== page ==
Choosing an Umbrella Company: The Good, Bad and Ugly

Going it alone amidst the chaos of an uncertain job market is certainly a commendable decision, however, freelancers and contractors are faced with two options to handle their careers, opting for a limited company structure or being a part of an umbrella company. While a limited company comes with its own share of advantages and disadvantages, an umbrella company is no different but it certainly offers a chance to those just embarking on their careers to get valuable first-hand experience on the different job opportunities in store and also enable them to work with many different clients on a simultaneous basis.

So why choose an umbrella company in the first place?

As seen earlier, the option allows first-time job seekers a wide choice of assignments and exposure to several work types and client. One can experiment with job choices without any major risks.
 Freelance or contract jobs, being short-term in nature, require more attention on the job, rather than on the paperwork, administration, invoicing and taxation-related tasks. An umbrella company ideally takes care of all back-office tasks increasing the productivity of the employee.
 PAYE schemes ensure that tax and NIC are deducted at source, taking care to meet all tax requirements automatically. Records of timesheets, invoices, payments cleared, insurance premiums and tax payments are available with the umbrella company for any future reference.
 Job security and cross-references are also added advantages of this option as freelancers are constantly on the lookout for the next assignment and are required to furnish references each time.
 Additional leave benefits, basic insurance schemes, financial and pension options, health and child care benefits may also form a part of the service deal.

Most reputed firms offer the best of umbrella services for a fixed fee; however, not all umbrella companies enjoy a good reputation; the picture is not as rosy as it seems in case one makes a wrong choice.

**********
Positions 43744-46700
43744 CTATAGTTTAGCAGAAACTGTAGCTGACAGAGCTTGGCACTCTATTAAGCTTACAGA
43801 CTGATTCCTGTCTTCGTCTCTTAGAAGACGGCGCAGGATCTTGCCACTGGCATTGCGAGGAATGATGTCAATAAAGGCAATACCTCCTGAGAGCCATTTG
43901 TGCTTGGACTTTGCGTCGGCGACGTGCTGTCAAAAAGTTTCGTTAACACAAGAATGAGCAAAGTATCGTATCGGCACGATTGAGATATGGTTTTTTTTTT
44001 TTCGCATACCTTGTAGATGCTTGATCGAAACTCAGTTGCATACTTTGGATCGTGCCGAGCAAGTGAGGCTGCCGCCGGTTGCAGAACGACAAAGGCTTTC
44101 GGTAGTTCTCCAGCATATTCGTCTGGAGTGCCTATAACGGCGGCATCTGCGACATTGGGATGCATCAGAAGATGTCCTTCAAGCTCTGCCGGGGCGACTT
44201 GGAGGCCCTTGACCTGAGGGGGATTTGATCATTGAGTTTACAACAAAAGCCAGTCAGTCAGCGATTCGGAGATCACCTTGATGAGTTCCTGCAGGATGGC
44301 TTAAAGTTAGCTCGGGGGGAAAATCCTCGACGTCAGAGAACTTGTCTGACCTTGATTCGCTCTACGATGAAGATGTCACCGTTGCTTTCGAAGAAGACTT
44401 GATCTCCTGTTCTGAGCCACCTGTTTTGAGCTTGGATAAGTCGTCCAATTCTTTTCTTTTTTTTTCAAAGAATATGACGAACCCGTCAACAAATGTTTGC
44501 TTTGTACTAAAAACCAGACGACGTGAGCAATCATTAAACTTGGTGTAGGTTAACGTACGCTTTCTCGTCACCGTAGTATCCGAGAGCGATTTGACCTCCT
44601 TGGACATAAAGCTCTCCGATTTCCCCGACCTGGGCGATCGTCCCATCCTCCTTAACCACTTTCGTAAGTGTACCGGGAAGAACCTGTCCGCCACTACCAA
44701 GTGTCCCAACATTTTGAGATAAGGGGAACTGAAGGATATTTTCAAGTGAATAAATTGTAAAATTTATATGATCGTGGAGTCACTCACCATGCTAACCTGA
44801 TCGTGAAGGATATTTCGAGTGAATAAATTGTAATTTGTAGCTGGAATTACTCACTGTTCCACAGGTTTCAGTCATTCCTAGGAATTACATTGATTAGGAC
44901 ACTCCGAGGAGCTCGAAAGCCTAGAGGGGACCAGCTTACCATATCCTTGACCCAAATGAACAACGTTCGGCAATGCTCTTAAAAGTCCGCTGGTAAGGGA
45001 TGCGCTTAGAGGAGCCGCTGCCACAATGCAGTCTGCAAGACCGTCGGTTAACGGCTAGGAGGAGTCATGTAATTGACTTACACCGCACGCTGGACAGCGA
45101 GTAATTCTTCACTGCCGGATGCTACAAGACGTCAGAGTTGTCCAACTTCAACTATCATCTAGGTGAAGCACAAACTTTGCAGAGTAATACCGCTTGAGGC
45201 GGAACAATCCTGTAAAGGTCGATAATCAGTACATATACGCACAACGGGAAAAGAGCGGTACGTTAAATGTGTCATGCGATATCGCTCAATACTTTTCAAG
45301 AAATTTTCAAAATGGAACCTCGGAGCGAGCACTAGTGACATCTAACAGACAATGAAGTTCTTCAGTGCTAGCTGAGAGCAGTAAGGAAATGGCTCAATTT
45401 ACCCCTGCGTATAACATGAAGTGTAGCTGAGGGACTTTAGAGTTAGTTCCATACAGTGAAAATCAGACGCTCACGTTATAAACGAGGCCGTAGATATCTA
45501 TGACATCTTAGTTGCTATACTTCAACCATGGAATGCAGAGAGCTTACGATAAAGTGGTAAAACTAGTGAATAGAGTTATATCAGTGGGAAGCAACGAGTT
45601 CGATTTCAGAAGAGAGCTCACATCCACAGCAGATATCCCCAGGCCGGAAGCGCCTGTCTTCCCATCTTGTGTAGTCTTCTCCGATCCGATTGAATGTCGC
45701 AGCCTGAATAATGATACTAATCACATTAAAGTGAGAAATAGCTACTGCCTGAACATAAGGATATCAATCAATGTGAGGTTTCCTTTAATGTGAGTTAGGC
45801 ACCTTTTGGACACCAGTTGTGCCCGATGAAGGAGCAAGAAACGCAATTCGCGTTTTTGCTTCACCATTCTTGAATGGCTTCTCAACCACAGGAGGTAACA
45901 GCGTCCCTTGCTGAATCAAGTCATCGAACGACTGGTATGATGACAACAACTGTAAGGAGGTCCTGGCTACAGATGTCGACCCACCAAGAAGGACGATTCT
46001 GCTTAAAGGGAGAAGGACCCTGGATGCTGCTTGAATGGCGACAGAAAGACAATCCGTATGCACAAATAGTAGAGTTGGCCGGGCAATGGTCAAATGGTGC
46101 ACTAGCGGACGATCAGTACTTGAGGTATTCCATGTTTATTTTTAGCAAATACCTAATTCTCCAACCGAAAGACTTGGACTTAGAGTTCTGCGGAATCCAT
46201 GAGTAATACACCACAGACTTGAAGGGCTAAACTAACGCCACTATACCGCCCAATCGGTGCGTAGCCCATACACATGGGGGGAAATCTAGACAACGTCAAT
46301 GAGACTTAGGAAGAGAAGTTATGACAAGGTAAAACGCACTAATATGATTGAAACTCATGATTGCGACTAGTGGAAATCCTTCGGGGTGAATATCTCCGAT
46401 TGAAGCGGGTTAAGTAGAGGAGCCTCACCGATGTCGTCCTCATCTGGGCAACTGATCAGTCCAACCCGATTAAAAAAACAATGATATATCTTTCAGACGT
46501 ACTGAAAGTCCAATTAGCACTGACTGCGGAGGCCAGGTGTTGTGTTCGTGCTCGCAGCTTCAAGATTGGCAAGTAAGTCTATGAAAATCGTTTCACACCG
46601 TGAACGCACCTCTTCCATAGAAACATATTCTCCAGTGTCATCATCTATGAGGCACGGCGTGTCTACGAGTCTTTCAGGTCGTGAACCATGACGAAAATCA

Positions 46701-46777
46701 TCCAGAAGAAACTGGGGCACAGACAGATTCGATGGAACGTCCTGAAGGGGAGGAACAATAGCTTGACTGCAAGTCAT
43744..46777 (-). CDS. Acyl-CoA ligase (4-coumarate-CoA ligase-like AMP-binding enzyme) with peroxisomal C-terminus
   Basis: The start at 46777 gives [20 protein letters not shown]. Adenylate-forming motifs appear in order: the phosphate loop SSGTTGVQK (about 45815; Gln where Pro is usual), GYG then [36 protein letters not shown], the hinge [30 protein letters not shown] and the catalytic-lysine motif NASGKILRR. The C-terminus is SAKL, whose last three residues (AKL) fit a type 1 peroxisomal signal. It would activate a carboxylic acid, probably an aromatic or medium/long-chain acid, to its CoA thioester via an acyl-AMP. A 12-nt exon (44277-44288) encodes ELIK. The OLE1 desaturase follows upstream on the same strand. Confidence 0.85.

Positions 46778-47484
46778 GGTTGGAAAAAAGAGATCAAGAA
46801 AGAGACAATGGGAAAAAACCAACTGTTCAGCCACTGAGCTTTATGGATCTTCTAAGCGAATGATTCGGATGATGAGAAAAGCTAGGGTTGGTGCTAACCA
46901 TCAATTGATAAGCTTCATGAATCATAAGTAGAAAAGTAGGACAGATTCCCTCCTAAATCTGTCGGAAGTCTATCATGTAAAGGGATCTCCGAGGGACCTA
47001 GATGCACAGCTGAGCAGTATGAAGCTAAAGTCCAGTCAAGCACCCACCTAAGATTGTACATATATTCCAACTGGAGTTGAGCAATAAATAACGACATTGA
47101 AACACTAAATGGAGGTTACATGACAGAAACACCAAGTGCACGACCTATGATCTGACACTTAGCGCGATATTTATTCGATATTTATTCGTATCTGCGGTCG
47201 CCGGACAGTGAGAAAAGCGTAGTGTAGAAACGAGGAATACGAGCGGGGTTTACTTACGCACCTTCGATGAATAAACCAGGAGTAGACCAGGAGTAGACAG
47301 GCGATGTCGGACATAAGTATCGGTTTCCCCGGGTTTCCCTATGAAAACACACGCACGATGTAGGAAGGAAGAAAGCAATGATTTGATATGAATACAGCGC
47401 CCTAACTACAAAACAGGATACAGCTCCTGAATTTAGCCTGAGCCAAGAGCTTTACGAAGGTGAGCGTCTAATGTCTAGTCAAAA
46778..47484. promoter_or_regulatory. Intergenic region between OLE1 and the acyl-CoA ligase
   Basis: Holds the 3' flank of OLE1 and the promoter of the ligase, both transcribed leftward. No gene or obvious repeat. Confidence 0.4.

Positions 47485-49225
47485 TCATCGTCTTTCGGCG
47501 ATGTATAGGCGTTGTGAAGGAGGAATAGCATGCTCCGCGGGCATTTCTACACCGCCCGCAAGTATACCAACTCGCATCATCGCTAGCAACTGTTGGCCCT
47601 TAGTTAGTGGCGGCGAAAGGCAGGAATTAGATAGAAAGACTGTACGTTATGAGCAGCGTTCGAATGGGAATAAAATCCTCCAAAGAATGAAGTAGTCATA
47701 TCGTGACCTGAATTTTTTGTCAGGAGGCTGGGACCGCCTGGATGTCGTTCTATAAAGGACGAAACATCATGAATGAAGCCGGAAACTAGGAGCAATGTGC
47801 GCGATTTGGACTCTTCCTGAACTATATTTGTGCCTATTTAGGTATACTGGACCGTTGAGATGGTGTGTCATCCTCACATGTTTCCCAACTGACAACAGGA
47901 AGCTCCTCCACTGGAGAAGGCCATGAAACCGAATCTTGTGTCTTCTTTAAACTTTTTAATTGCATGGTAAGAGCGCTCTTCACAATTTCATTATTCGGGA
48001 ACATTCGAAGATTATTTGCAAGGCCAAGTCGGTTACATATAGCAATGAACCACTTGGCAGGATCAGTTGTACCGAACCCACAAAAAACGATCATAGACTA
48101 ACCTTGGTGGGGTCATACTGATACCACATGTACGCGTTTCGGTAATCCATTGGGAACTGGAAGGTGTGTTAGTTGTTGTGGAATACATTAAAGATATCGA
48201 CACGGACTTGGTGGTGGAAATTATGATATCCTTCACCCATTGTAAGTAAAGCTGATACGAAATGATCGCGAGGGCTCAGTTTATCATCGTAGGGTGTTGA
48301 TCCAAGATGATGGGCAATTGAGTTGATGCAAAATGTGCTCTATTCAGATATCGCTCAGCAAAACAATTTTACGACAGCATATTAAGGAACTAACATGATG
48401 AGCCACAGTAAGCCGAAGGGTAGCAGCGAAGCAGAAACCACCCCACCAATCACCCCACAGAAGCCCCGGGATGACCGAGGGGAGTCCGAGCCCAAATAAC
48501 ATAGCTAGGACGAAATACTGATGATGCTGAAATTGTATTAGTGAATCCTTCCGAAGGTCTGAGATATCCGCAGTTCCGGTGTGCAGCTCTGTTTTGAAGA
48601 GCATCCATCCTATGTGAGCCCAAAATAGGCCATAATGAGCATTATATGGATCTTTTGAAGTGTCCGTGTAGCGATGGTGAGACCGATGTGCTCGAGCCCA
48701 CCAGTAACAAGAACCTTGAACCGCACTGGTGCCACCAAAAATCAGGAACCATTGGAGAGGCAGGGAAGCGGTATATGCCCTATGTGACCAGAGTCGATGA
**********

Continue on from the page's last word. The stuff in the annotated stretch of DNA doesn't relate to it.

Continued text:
The Flip Side of the Picture

Although contractors and freelancers seem to have more freedom, flexibility and control over their work, signing up for an umbrella service necessarily means that one is still treated as an employee of the umbrella company, with of course the choice of assignments, work hours still being open.

Cash flow is certainly restrained as one does not have instant access to funds. Umbrella firms usually offer weekly or monthly payment options, which in real time may cause problems as the payments from clients first reach the firm, before being paid out to the freelancer.

Tax burdens on revenue earned outside the IR35 are higher than a limited company structure.

The Ugly Side

Umbrella companies generally offer standard set of basic services in order to stay in the game. Staying ahead of the stiff competition is also quite important for these firms who also tend to promise a few gifts and claim to reimburse most expenses. Offers on tax-free expenses, benefits related to offshore assignments, foreign currency payments and loans may actually be based on tax avoidance, leading to the individual being drawn up by HMRC for tax violations.

It is important for freelancers to read the fine print before being lured by these promises while choosing an umbrella company, even if referred by an agency or some other third party!

Written by David Webster. David has worked at Dasa Consulting Ltd. in Borehamwood, England since 2008. He currently deals with IR35 issues in their contractors accountancy department. David studied finance at university and is currently studying to take an ACCA qualification, he hopes to go on and become a chartered accountant.